On June 4, the Athens-Clarke County Leisure Services Department announced the cancellation of all summer camps scheduled through the month of July. For local parents, this would mean finding a substitute for their child’s favorite athletic, recreational and artistic summer camps.
There are many alternative programs in Athens that offer engaging and educational experiences for kids all summer long, to the relief of parents concerned about keeping their children occupied.
The State Botanical Garden of Georgia has summer opportunities for children and families to utilize over the next few weeks. One of these initiatives is a new program called Garden Earth Explorers - Summer Expeditions, which allows families to enjoy their own private, educational garden experience.
Director of Education at the Botanical Garden, Cora Keber, said throughout quarantine she personally has found joy and serenity by spending time outside. Keber hopes families will get the chance to reach the quality state of mental and physical wellness nature can provide with the Garden Earth Explorers program.
“We ended up having to cancel all of our summer camps in the month of June, so we wanted to offer an opportunity for families to come out and experience the garden,” Keber said. “In response to avoiding large group gatherings, we want to keep the experience really fun, but we also want to make sure our guests and staff are being safe.”
Garden Earth Explorers allows families to select a 90-minute program which involves a private garden adventure led by an environmental educator. Topics include stream ecology, a treasure hunt, the rainforest and more. In addition, optional boxed lunches will be offered at registration to complete your trip with a picnic in the garden.
To accommodate social distancing guidelines, Garden Earth Explorers will only allow up to nine participants per program. For a minimum of three participants, registration will cost $50 plus $10 per additional participant.
In addition to Garden Earth Explorers, the Botanical Garden also offers ways to enjoy the educational and immersive experience of the garden from home. From scavenger hunts through your neighborhood to searching for decomposers in your own backyard, there are many remote learning opportunities for kids to use this summer.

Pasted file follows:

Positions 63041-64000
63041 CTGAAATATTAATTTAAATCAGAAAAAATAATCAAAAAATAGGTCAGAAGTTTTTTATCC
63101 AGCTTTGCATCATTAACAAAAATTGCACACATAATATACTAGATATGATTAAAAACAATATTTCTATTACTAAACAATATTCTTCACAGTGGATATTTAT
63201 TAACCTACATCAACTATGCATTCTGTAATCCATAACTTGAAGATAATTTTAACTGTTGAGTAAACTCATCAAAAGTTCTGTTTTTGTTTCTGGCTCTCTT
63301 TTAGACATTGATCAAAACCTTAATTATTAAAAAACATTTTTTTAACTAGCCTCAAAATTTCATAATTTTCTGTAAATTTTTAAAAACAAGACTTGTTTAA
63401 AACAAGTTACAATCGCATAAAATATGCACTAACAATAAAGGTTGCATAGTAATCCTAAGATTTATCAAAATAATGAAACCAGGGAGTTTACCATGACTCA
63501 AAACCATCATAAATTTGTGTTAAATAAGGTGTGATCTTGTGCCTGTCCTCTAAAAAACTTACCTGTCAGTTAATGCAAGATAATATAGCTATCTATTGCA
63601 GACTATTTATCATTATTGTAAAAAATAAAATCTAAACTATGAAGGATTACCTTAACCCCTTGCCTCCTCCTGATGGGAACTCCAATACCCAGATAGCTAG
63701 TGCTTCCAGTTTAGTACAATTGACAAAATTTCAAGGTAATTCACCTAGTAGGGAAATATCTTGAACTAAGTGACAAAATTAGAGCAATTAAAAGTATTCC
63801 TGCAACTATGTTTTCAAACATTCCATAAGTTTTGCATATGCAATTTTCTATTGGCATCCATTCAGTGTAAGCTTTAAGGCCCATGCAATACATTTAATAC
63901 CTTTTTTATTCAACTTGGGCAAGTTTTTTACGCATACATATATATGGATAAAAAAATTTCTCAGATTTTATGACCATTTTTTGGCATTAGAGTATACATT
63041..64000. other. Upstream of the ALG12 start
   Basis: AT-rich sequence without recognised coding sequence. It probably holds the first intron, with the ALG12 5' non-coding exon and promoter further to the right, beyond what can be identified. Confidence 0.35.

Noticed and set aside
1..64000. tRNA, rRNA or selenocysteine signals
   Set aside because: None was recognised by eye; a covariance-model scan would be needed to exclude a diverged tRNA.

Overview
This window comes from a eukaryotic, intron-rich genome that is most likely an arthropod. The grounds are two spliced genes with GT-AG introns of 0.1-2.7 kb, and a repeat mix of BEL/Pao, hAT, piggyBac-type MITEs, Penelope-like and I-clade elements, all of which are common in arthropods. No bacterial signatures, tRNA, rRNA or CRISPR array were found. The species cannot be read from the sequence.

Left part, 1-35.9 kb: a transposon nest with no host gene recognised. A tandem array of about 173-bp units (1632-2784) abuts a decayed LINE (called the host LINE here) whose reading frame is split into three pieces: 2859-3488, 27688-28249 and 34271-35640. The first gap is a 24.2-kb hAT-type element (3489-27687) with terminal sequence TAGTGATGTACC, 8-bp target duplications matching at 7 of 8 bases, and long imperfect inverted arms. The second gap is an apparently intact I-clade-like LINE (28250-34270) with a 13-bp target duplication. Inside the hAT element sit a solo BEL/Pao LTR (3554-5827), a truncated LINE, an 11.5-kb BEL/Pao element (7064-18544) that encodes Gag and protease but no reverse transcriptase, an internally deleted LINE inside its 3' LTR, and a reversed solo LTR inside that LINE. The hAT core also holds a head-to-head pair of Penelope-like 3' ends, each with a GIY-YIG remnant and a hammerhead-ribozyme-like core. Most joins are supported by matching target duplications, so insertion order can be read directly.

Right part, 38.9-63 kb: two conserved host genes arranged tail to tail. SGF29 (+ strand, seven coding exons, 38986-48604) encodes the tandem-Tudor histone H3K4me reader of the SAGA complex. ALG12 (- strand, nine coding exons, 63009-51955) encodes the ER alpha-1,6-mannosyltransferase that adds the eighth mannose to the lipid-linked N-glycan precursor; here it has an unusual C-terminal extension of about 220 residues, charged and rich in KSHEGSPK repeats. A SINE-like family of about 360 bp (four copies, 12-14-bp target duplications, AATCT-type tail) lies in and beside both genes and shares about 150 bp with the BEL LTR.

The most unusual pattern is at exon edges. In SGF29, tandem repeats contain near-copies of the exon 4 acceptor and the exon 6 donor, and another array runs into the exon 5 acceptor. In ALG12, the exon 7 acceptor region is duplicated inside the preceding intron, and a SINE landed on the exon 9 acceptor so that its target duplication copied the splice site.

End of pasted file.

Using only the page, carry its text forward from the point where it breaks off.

“I didn’t know what to expect from this experience because when you’re teaching science, a lot of times the best way to engage is to be in the actual environment,” Keber said. “But those opportunities are limited right now.”
Other remote resources available for kids are the summer academy camps offered by the University of Georgia Center for Continuing Education & Hotel. This series of programs includes virtual courses specializing in topics such as ocean discovery, creative writing, video game design and more.
Missy Hill, program manager at the Department of Advertising and Public Relations for UGA’s Grady College of Journalism and Mass Communication, decided to take advantage of UGA’s virtual summer opportunities when she enrolled her 14-year-old son, Andrew, in the Mini Medical School camp at the beginning of June.
“With the structured hours of 9 a.m.-3 p.m. and a scheduled lunch break, [Mini Medical School] provides a great opportunity for Andrew to learn while my husband and I are working from home,” Hill said.
Hill said she originally planned for Andrew to attend a three week-long camp with Duke University’s Talent Identification Program (Duke TIP) held at UGA. After the program was canceled, she was relieved to find out UGA had other options available for her son to have meaningful and engaging experiences over the summer.